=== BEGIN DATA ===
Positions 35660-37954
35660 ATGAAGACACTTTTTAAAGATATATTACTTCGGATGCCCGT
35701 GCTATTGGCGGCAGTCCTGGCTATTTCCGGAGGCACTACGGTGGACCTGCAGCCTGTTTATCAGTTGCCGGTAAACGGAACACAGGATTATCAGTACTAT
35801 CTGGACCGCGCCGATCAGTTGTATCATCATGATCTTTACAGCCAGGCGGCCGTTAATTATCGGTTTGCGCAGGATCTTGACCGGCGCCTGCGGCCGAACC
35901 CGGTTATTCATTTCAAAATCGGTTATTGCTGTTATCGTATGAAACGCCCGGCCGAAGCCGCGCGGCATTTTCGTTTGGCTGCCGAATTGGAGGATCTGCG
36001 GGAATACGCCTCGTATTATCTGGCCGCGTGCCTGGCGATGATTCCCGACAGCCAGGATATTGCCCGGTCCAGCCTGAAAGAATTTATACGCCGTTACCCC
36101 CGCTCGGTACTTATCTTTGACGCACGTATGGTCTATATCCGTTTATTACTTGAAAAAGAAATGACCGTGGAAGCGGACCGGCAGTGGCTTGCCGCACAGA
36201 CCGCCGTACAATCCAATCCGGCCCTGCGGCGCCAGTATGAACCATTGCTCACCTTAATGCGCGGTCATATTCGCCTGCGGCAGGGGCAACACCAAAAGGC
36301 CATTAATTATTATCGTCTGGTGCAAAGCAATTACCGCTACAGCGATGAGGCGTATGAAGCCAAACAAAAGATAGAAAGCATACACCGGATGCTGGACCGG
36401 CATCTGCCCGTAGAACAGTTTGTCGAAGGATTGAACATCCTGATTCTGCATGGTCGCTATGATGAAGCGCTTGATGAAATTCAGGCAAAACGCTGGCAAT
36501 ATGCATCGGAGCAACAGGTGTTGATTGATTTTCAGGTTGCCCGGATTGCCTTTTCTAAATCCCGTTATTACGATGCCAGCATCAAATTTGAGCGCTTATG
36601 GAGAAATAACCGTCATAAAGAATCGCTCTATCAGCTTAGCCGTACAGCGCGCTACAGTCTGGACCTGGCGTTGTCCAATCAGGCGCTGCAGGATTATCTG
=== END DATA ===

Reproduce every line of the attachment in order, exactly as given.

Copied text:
Positions 35660-37954
35660 ATGAAGACACTTTTTAAAGATATATTACTTCGGATGCCCGT
35701 GCTATTGGCGGCAGTCCTGGCTATTTCCGGAGGCACTACGGTGGACCTGCAGCCTGTTTATCAGTTGCCGGTAAACGGAACACAGGATTATCAGTACTAT
35801 CTGGACCGCGCCGATCAGTTGTATCATCATGATCTTTACAGCCAGGCGGCCGTTAATTATCGGTTTGCGCAGGATCTTGACCGGCGCCTGCGGCCGAACC
35901 CGGTTATTCATTTCAAAATCGGTTATTGCTGTTATCGTATGAAACGCCCGGCCGAAGCCGCGCGGCATTTTCGTTTGGCTGCCGAATTGGAGGATCTGCG
36001 GGAATACGCCTCGTATTATCTGGCCGCGTGCCTGGCGATGATTCCCGACAGCCAGGATATTGCCCGGTCCAGCCTGAAAGAATTTATACGCCGTTACCCC
36101 CGCTCGGTACTTATCTTTGACGCACGTATGGTCTATATCCGTTTATTACTTGAAAAAGAAATGACCGTGGAAGCGGACCGGCAGTGGCTTGCCGCACAGA
36201 CCGCCGTACAATCCAATCCGGCCCTGCGGCGCCAGTATGAACCATTGCTCACCTTAATGCGCGGTCATATTCGCCTGCGGCAGGGGCAACACCAAAAGGC
36301 CATTAATTATTATCGTCTGGTGCAAAGCAATTACCGCTACAGCGATGAGGCGTATGAAGCCAAACAAAAGATAGAAAGCATACACCGGATGCTGGACCGG
36401 CATCTGCCCGTAGAACAGTTTGTCGAAGGATTGAACATCCTGATTCTGCATGGTCGCTATGATGAAGCGCTTGATGAAATTCAGGCAAAACGCTGGCAAT
36501 ATGCATCGGAGCAACAGGTGTTGATTGATTTTCAGGTTGCCCGGATTGCCTTTTCTAAATCCCGTTATTACGATGCCAGCATCAAATTTGAGCGCTTATG
36601 GAGAAATAACCGTCATAAAGAATCGCTCTATCAGCTTAGCCGTACAGCGCGCTACAGTCTGGACCTGGCGTTGTCCAATCAGGCGCTGCAGGATTATCTG